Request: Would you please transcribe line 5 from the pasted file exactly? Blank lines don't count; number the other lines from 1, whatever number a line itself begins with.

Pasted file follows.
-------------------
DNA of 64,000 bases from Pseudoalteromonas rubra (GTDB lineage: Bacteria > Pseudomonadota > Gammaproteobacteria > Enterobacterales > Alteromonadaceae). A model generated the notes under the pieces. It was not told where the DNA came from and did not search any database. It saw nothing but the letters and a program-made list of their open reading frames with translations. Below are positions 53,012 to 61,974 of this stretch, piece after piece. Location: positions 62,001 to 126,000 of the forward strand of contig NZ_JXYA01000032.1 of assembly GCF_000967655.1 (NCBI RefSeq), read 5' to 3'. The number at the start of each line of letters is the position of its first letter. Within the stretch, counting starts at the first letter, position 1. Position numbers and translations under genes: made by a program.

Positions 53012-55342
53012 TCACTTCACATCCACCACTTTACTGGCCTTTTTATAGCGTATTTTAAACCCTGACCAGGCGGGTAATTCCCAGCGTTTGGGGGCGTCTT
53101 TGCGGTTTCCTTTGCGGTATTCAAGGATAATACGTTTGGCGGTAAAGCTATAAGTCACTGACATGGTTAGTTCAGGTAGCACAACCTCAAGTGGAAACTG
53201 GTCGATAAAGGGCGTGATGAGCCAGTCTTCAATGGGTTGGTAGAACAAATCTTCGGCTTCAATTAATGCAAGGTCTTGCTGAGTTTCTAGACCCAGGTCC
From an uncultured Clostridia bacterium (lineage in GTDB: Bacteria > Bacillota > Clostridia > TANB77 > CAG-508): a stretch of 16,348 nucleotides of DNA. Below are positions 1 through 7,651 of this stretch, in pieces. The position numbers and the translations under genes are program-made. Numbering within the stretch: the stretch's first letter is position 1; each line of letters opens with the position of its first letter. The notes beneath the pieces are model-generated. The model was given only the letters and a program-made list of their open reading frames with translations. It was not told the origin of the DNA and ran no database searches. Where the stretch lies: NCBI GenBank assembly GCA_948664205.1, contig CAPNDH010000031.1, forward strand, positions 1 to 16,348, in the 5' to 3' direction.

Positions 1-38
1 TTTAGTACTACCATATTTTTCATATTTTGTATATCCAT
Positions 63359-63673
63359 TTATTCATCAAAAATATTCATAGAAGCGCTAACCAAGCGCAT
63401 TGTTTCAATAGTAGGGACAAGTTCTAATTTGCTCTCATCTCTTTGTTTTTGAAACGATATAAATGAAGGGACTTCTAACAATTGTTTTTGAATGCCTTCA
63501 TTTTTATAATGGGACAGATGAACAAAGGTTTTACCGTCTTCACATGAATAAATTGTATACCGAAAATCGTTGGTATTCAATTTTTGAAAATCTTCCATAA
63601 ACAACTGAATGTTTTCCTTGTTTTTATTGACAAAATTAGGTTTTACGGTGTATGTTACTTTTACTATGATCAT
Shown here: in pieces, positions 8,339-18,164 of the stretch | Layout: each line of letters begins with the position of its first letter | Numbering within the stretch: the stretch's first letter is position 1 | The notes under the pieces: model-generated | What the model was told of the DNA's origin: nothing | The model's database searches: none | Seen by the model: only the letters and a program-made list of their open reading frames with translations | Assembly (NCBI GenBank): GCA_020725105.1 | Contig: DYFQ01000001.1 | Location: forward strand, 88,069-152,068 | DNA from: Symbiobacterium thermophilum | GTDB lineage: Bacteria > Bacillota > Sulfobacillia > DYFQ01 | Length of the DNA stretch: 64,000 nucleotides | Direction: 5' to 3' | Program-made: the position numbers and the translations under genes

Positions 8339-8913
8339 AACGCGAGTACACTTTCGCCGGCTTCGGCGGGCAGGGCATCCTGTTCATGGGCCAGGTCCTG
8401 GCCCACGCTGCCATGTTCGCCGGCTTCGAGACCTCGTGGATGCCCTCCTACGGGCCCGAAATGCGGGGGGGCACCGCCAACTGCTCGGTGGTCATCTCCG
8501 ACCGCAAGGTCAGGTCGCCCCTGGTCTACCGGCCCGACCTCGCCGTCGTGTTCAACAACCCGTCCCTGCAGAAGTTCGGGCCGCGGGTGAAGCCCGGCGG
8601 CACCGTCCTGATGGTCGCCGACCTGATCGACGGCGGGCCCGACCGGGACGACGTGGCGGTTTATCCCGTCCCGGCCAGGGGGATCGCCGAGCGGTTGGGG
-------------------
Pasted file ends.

53201 GTCGATAAAGGGCGTGATGAGCCAGTCTTCAATGGGTTGGTAGAACAAATCTTCGGCTTCAATTAATGCAAGGTCTTGCTGAGTTTCTAGACCCAGGTCC